3. Switch to Earth view - In order to rotate or tilt the map it must be in Earth view. So, switch to Earth view before attempting to zoom or tilt. Don’t automatically switch to Earth view when zooming because that’s available on the default map view.

  4. Bind keydown handler to the window object - When the keydown event is captured, we must stop its propagation then and there. This is why you’ll see I bound my keydown listener directly on the window object. Any lower and I wouldn’t be able to prevent the page from getting it. The result is the map is turning and zooming while the search box is filled with silly text like “qeettqzzxqxxq” because Google has their own keydown event that focuses the search field when you begin to type. Stopping the propagation prevents that. The user can still type in the search field, but they have to focus it themselves.

Putting it all together

The full mapkeys.js can be seen below. For the full project, check out the repository.

mapkeys.js
1
2
3
4
5
6
7
8
9
10
11
12
13
14
15
16
17
18
19
20
21
22
23
24
25
26
27
28
29
30
31
32
33
34
35
36
37
38
39
40
41
42
43
44
45
46
47
48
49
window.addEventListener('keydown', function(event) {
  if($('#searchboxinput').is(':focus')) return true;
  if(currentlyPanningMap(event)) return true;

  pressed = letter(event);
  if(pressed != 'Z' && pressed != 'X') switchToEarthMap();

  event.stopImmediatePropagation();
  applyKeyMapping(pressed);
}, true);

currentlyPanningMap = function(event) {
  chr = event.keyCode;
  return chr >= 37 && chr <= 40;
}

switchToEarthMap = function() {
  if(!$('button[jsaction="compass.left"]').length) {
    $('.widget-minimap-shim-button').trigger('click');
  }
}

letter = function(event) {
  if (event.keyCode >= 65 && event.keyCode <= 90) {
    return String.fromCharCode(event.keyCode);
  }
}

applyKeyMapping = function(letter) {
  switch(letter) {
    case 'Q':
      $('button[jsaction="compass.left"]').trigger('click');
      break;
    case 'E':
      $('button[jsaction="compass.right"]').trigger('click');
      break;
    case 'Z':
      $('.widget-zoom-in').trigger('click');
      break;
    case 'X':
      $('.widget-zoom-out').trigger('click');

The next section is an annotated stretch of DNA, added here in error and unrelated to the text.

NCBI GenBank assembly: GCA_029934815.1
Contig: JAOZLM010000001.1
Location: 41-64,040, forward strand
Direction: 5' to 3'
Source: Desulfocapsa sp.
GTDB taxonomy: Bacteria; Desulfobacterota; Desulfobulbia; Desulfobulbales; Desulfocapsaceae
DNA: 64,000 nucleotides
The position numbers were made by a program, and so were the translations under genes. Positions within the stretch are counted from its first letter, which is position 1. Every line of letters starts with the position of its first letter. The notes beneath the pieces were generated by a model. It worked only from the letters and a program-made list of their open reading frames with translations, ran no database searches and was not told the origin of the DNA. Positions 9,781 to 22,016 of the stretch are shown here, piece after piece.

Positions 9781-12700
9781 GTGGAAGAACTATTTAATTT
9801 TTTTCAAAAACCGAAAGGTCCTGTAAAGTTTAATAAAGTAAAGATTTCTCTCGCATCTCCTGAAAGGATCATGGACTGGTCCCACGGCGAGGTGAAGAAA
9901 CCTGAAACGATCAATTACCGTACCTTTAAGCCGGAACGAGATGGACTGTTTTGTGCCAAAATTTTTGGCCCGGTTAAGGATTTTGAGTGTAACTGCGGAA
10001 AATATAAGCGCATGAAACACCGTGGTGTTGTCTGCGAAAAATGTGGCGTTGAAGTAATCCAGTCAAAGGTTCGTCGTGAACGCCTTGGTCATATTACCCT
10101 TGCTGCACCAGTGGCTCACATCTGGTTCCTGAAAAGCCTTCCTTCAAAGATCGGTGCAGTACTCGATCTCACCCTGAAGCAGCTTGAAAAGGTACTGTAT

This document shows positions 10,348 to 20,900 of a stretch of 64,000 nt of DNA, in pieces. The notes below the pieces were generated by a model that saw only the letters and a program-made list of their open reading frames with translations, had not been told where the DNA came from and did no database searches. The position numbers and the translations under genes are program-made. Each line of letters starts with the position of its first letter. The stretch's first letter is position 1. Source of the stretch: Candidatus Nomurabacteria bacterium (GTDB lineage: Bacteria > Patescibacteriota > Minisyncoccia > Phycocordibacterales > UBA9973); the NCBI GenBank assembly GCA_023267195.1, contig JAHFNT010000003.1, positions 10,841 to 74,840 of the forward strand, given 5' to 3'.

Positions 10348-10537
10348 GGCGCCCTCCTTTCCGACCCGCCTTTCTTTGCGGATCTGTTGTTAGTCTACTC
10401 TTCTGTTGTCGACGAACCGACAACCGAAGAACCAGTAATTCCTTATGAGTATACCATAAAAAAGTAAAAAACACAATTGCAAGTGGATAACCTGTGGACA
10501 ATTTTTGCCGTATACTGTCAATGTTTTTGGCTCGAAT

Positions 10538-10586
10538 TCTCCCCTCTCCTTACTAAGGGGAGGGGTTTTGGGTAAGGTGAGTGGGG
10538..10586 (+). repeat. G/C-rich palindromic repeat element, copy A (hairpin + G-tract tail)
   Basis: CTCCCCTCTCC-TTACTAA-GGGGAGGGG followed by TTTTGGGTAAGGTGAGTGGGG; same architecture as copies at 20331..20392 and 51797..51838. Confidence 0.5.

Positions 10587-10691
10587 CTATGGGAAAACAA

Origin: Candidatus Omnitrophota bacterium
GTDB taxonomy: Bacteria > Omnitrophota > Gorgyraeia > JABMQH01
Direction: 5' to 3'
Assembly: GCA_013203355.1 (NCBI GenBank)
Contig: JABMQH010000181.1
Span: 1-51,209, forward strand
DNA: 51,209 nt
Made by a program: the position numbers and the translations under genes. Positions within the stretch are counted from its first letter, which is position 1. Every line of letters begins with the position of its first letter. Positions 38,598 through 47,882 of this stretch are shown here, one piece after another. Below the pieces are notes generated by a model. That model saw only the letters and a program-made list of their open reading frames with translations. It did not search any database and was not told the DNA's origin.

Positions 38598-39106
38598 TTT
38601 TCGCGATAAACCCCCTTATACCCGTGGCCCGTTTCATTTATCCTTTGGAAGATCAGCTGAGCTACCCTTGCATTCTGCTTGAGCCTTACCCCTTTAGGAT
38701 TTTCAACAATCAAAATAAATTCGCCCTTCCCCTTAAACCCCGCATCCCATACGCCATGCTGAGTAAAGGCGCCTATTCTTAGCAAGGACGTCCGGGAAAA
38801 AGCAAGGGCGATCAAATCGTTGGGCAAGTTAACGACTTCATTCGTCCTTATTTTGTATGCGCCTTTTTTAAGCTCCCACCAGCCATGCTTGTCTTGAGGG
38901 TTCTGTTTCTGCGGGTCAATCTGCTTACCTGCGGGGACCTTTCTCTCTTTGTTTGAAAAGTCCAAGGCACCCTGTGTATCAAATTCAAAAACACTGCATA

break;
    case 'T':
      $('button.widget-tilt-button').trigger('click');
      break;
  }

  return true;
}

The first 10 lines execute the logic of this extension when a key is pressed, including each of the four UX considerations I outlined above. The applyKeyMapping function takes the letter pressed and fires a click on the appropriate Google map button. I’m checking the letter pressed rather than the keycode simply for easier modification later.

That’s it! Now I can zoom, rotate and tilt the map with custom keyboard shortcuts!

Why panning was a lost cause

I hinted at the isolated environment Chrome extensions are executed in. What it boils down to is that you can only access the DOM of the page the content script is executed on. Since the page has buttons available for all the other actions (rotate, zoom, tilt), those were pretty trivial to implement. There are no buttons for panning unfortunately.

Google already has panning available using the keyboard’s arrow keys. Maybe you could just emulating the arrow buttons being pressed!

// added to switch statement
case 'S':
  var e = jQuery.Event('keydown');
  e.keyCode = 40; // down arrow
  console.log(e);
  $(document).trigger(e);
  break;

Unfortunately, this solution doesn’t work. Neither do the other various solutions for keypress emulation. I suspect this may be due to the isolated environments as well, but honestly I’m not entirely certain.

Maybe I could reimplement the behavior of panning! Let’s see… need functions to load map tiles for your current location, stitch tiles together, redraw the map canvas… Yeah. I think I’ll just use the arrow keys for panning.